A relationship between the thymus and myasthenia gravis has been accepted by a number of investigators.* However, the nature of this association is still unknown. Nevertheless, in patients with myasthenia gravis whose disease cannot be adequately controlled with medication, irradiation or removal of the thymus has been recommended.† The results of surgery have been variable, but it is generally agreed that they are better in those patients who have a simple hyperplasia of the thymus than in those with a thymic tumor.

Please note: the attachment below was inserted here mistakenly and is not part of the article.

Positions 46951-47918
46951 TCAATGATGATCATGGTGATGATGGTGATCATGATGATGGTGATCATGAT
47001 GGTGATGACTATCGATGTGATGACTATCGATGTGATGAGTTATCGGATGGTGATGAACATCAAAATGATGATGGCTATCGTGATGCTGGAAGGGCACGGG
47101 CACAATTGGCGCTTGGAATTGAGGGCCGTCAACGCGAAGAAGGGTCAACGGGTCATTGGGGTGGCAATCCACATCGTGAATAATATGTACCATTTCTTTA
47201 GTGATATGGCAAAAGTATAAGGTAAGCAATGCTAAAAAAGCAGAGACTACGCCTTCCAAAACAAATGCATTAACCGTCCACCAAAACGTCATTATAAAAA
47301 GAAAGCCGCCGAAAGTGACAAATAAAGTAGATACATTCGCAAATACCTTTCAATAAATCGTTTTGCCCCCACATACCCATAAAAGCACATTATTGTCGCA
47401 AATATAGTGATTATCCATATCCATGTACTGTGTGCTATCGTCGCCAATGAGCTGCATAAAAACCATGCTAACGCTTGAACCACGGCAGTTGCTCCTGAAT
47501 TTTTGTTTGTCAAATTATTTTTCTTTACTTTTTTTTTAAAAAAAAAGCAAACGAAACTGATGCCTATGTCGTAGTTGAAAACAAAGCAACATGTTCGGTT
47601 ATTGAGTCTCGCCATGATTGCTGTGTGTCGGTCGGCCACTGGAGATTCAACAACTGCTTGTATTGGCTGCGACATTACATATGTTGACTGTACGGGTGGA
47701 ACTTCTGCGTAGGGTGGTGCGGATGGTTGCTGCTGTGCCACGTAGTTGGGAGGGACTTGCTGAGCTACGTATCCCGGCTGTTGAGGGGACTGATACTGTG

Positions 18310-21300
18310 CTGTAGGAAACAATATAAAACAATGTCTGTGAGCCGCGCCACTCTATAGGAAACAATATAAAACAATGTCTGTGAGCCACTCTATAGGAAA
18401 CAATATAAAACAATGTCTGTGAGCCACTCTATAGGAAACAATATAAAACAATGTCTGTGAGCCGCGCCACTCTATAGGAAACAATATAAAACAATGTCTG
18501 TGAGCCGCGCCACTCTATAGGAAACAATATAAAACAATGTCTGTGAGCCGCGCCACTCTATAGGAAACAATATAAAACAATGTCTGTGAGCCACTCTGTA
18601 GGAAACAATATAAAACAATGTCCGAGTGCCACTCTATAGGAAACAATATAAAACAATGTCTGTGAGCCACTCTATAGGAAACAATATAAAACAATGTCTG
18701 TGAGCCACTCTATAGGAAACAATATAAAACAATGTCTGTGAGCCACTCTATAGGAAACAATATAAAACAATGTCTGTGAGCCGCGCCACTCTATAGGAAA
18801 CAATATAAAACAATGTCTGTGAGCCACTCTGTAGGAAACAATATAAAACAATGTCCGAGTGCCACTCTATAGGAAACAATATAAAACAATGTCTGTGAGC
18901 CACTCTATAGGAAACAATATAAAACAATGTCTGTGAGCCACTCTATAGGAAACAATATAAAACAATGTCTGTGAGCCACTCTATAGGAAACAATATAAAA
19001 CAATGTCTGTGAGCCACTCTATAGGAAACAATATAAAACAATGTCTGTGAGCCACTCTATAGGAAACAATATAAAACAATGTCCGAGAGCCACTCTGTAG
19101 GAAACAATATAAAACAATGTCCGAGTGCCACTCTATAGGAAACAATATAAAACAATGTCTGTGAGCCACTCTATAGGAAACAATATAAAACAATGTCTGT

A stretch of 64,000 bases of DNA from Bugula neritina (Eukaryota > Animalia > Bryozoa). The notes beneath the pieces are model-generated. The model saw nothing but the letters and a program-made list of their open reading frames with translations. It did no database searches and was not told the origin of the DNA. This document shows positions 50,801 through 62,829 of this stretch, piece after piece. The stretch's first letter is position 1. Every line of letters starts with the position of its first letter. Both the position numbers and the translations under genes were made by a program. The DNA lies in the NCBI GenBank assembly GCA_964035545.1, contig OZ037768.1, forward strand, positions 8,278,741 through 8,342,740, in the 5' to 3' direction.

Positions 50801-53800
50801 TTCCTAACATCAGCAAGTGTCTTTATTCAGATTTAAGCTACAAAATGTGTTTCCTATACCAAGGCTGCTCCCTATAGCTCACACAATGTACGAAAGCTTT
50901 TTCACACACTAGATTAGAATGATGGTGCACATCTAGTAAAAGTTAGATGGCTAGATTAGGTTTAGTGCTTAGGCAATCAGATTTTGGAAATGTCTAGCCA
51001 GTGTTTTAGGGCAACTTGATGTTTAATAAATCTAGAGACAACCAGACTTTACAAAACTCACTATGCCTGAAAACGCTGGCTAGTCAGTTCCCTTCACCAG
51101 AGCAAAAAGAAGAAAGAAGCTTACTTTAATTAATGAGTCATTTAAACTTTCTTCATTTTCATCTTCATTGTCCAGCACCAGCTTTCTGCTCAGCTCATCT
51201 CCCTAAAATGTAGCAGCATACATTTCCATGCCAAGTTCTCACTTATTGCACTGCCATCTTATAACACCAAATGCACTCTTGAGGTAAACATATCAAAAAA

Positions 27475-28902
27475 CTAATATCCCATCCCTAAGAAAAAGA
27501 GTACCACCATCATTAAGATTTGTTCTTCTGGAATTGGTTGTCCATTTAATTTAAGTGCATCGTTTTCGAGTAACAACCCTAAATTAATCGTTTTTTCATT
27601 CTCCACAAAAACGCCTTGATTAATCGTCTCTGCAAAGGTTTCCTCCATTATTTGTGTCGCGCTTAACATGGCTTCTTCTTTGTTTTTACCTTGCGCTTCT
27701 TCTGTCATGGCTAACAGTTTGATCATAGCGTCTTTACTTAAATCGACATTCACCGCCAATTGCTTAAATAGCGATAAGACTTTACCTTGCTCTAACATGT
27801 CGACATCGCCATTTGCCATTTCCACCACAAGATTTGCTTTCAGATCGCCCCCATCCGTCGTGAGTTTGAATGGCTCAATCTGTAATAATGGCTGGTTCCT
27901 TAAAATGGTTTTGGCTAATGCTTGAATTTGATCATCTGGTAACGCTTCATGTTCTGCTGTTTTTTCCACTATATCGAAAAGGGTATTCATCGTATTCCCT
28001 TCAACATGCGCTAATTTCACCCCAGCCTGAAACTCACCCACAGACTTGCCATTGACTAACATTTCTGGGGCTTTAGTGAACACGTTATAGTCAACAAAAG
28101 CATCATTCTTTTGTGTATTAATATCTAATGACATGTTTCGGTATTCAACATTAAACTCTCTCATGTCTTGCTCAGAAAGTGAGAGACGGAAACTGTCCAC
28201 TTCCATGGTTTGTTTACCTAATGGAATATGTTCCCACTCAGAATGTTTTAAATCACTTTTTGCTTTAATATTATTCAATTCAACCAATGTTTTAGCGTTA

The appearance of myasthenia gravis after the removal of a thymoma is quite rare. A review of the literature has disclosed only four cases in which symptoms of myasthenia developed following excision of a thymoma.
Fershtand and Shaw 14 reported the onset of myasthenia gravis in a 27-year-old man who had a three-week history of chest pain and signs of superior vena caval obstruction. A mass extending along
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